A year later and nine, one-hour episodes of Skins are in the can. An amazing cast of 17 year-old Bristol kids - some of whom had never acted in their lives before - have turned in subtle, complex and above all, funny performances, far above my wildest expectations. They have been led from the front by Nicholas Hoult, formerly the geeky kid in About A Boy. He gives one of the most shaded and nuanced performances by any actor, young or old, that I have ever met. While a gaggle of celebrities - Harry Enfield, Neil Morrissey, Sarah Lancashire, Peter Capaldi, Danny Dyer, Arabella Weir, Charlie Creed Miles, Josie Lawrence, Geoff Hughs - to name a few, have played the hapless Bristol parents trying in vain to stay in control of their teenage kids. We’ve laughed all summer. I mean, really pissed ourselves.
I’ve tried to think about what makes Skins different. I think it’s that Skins reflects the nuances of teenagers’ lives, which are as complex and as emotionally rich as any adults. We’re so busy telling teenagers how to behave that we miss the whole picture. We’re obsessed with drugs, with drinking, with sex. Young people accept these things as givens. Lecturing them is hopeless. Understanding them is impossible. You can only watch and wonder at how well the vast majority of them survive. That’s what Skins is about. And it’s funny. Will it work? I don’t know. But one thing is for sure. It will be like nothing else you have seen before.
Tony is a smart 17 year-old. So smart, he believes he can even get his best mate Sid laid, and make a profit – and Abigail’s party seems like the perfect place to do both. Inevitably a dope deal goes wrong, and so does Sid’s quest to lose his virginity. But when the stolen car goes into the river and takes the unpaid-for drugs with it, Tony and his mates are really in trouble.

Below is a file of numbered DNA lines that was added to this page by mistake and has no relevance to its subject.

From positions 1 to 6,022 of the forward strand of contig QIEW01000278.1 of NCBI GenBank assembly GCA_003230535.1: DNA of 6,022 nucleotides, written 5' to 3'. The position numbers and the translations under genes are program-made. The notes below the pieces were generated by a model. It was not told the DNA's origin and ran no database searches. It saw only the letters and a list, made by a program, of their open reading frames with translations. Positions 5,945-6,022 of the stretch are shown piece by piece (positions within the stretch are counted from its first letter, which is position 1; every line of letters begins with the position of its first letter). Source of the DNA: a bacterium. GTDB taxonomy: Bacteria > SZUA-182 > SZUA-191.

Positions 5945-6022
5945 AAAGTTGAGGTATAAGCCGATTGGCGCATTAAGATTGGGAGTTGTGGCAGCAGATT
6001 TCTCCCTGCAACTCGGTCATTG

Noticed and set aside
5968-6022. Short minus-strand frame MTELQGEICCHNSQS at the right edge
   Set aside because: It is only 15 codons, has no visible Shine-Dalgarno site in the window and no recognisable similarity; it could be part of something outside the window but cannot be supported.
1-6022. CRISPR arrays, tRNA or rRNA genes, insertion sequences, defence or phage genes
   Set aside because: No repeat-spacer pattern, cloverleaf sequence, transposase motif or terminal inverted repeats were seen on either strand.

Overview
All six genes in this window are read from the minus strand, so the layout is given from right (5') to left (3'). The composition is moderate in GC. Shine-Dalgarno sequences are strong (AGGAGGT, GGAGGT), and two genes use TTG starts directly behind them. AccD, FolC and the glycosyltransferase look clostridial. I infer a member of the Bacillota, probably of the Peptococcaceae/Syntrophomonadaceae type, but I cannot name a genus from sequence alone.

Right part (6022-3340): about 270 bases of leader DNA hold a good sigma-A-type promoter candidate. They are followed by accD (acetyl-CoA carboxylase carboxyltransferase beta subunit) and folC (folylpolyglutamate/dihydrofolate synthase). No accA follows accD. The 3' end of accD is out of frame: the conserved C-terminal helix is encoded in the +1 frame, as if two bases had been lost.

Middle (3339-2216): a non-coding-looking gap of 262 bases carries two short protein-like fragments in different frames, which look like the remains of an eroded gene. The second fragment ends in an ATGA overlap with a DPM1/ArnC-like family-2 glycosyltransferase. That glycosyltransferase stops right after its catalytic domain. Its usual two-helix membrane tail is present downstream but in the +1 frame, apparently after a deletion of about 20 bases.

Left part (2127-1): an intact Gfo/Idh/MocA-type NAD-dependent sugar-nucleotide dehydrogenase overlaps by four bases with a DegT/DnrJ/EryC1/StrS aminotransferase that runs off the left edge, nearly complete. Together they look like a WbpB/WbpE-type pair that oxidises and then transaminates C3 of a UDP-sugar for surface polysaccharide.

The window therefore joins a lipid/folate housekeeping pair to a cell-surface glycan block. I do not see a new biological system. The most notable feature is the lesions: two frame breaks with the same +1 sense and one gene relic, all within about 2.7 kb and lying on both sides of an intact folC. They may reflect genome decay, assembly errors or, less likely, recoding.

Episode 1 premieres Sunday August 17, 9:00 p.m. ET/PT.
Cassie can trick everyone. The skinny, crazy girl manages to fool everyone that she’s beating her eating disorder especially her parents Marcus (Neil Morrissey) and Margeritte (Naomi Allisstone). Good old geeky Sid inadvertently steps out of Tony’s shadow to win a place in Cassie’s heart, by being the only person to notice the truth - except Allan, the taxi driver who takes her to the clinic. He is the only adult she trusts, and the only person who’s ever seen her eat anything. Meanwhile, Michelle has a food issue of her own when her mom returns from holiday to find the house has been the scene of one almighty food and drink fight. But, with new husband Malcolm in tow, will she even notice?
Episode 2 premieres Sunday, August 17, 10:00 p.m. ET/PT.
Jal is not your average ghetto girl. But what’s the point of having the ‘Young Musician of the Year’ competition within hand’s reach, if those around you don’t even notice? Jal’s problem is her dad - he may be Bristol’s answer to P Diddy but when it comes to his daughter he’s lost the plot. Sid has got a big problem of his own - a problem who goes by the name of Mad Twatter. Mad T won’t rest until he’s got his hands on his drugs, his money, or Sid. As usual, Tony has left his best mate to take it on the chin – literally.